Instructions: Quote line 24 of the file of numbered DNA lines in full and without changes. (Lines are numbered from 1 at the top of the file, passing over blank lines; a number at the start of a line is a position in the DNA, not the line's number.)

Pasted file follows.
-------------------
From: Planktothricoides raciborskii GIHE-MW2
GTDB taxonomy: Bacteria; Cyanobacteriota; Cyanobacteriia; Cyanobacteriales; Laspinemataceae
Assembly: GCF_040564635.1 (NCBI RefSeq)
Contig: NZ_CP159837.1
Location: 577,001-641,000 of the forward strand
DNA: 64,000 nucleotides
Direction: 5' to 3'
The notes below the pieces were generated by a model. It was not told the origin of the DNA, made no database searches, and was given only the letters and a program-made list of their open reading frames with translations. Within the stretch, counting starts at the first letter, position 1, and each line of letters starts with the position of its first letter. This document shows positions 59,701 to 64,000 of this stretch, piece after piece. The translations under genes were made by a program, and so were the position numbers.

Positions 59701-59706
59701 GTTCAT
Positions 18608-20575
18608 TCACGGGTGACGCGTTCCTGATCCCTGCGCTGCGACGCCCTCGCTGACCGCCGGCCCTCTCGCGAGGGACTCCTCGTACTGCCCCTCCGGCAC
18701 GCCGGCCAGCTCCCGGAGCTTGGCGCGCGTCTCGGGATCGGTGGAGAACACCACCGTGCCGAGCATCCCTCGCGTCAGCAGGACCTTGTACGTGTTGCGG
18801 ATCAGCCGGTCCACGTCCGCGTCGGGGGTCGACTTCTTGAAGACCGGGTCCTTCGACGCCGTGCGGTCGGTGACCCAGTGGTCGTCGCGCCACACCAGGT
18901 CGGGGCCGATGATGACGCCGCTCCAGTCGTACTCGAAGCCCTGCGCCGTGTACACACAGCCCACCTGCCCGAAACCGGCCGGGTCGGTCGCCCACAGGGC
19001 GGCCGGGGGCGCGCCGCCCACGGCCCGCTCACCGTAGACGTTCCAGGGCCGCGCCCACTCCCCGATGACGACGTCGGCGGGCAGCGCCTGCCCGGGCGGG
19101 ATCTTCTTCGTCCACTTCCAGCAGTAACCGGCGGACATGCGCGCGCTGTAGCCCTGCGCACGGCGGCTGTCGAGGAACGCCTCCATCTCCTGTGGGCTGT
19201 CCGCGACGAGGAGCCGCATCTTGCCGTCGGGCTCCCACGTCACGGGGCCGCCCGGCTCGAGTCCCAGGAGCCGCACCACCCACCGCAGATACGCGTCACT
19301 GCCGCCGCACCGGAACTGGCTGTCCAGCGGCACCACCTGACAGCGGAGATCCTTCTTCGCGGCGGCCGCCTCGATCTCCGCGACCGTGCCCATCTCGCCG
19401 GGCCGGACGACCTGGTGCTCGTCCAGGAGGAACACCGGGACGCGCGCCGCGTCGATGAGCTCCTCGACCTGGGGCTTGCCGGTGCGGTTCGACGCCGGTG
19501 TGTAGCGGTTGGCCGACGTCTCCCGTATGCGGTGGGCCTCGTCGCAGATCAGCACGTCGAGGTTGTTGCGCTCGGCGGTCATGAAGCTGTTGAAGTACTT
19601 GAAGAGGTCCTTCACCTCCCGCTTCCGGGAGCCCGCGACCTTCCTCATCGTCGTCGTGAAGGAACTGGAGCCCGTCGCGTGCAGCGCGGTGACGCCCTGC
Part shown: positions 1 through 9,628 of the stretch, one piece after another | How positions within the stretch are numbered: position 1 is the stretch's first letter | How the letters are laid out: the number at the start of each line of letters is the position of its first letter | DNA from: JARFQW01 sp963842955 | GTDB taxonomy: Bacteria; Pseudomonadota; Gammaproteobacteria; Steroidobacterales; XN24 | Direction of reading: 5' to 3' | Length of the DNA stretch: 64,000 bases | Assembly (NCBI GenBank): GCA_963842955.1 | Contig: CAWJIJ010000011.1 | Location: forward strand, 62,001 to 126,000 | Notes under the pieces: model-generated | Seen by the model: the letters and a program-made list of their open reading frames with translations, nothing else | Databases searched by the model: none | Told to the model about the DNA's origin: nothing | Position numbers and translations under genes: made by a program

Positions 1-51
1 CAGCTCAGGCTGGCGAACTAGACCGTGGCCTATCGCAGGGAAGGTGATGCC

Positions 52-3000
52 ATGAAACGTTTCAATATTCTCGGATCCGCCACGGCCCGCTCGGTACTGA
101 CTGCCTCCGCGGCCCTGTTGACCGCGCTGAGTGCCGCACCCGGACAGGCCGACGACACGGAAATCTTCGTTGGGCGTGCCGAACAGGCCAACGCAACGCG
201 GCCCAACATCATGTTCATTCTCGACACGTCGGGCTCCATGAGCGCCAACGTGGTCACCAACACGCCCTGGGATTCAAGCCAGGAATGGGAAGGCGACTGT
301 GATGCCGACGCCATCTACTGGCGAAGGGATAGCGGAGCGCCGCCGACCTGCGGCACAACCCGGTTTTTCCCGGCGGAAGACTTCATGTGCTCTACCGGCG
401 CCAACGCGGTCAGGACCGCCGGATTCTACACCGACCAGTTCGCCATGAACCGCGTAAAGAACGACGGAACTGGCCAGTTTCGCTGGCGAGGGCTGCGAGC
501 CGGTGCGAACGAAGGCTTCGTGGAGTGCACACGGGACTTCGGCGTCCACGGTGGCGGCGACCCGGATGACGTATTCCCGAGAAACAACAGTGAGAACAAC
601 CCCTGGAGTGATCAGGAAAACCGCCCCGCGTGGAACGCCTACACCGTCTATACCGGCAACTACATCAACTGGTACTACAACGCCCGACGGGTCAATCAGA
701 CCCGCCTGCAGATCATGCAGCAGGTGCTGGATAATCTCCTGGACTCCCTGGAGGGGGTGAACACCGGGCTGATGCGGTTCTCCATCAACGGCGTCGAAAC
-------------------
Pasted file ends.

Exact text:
Positions 1-51